The name of Neill Street shouldn’t change, said Port Alberni resident Cameron Stefiuk.
Stefiuk presented a slide show titled, “Save A.W. Neill” at Monday night’s city council meeting, and also gave a brief history of Neill—noting the former MP’s (1921–45) accomplishments as a Cherry Creek businessman and his contributions towards Old Age Pension and making Remembrance Day a separate holiday.
Stefiuk said his main concern about the motion was the cost, and went over the document provided by Councillor Chris Alemany. “That’s $19,000 coming out of our pockets,” he said. “Our city council doesn’t really have the best reputation for having accurate projects.”
He emphasized that “bad history is still history.” He pointed out that Maquinna, a former Nuu-chah-nulth chief who also has an elementary school named after him, was known for capturing and scalping Europeans.
Stefiuk brought forward both paper and online petitions with 855 signatures in opposition to the name change. Response to his actions has been mixed, as he has been hailed as a hero, but also a white supremacist. Stefiuk said that he does not believe he is racist, but, “we live in a generation where we have to be so scared of what we say.”
He voiced his opinion against reconciliation, saying, “No amount of retribution will ever compare to the horror and mentality of people like A.W. Neill. It is my very belief that reconciliation creates more division and harm than it does good.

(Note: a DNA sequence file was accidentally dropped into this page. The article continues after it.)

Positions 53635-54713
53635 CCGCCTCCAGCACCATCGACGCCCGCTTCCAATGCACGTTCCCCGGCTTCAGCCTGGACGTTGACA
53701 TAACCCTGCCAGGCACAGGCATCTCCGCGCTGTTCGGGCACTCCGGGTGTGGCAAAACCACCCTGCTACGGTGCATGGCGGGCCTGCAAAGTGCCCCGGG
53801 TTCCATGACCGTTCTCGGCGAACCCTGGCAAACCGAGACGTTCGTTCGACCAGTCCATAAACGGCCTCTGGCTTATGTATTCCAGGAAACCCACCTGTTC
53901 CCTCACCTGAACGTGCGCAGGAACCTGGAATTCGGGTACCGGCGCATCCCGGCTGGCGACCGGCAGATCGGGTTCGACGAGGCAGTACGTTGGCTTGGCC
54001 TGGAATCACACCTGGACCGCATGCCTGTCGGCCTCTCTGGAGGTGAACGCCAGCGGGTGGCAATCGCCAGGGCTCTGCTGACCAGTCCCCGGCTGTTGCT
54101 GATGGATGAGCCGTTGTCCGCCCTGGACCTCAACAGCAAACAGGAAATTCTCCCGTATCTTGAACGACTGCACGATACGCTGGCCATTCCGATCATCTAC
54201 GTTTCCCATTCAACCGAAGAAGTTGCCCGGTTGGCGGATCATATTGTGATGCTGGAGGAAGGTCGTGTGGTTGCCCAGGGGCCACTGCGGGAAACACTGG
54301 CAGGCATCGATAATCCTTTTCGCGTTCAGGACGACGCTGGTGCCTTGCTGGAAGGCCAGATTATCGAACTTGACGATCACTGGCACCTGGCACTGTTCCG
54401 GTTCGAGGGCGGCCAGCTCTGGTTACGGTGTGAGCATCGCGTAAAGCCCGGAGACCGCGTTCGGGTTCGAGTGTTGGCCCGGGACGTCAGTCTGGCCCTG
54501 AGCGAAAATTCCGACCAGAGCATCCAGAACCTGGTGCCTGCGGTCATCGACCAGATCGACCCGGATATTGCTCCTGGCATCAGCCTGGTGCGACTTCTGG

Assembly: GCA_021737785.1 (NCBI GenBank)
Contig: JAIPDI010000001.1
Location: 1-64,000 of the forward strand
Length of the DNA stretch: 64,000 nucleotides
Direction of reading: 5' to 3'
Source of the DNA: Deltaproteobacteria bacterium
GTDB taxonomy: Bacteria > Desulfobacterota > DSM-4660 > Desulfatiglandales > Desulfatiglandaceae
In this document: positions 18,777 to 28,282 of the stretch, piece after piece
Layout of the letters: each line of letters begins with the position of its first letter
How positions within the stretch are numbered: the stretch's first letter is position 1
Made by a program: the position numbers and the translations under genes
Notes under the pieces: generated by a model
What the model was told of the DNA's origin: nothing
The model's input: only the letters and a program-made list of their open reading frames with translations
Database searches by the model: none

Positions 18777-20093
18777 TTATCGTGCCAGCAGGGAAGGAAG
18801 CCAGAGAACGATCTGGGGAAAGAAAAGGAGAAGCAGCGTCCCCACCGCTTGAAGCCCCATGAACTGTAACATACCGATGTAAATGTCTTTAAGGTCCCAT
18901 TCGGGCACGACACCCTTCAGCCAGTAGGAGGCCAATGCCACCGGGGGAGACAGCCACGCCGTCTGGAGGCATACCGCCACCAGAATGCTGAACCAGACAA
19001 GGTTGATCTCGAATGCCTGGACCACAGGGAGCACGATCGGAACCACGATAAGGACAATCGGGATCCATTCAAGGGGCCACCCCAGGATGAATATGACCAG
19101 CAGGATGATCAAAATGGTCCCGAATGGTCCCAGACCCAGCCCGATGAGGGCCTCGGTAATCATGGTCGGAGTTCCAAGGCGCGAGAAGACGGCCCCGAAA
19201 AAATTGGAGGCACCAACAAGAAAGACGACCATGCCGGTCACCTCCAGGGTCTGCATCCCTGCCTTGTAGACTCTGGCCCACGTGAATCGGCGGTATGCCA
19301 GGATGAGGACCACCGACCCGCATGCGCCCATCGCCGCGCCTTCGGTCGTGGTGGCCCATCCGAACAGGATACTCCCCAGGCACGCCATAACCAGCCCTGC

“I don’t feel that I was personally responsible, and have to reconcile for things that I have nothing to do with.”
Following Stefiuk’s delegation, Alemany thanked him for standing up for what he believed in and for pursuing a petition.
“That was one of the ways that I became involved in municipal government,” he said.
“That’s important to do, no matter what the issue. If you stand up for something and you believe in it strongly enough, then you should have the ability and the right to do that, and not suffer any sort of hurt from that.
“You should not be talked down to for doing that.”
Alemany also addressed some of the financial concerns, saying that there are “misconceptions” about how much a street name change would cost, and potential grant avenues for the change.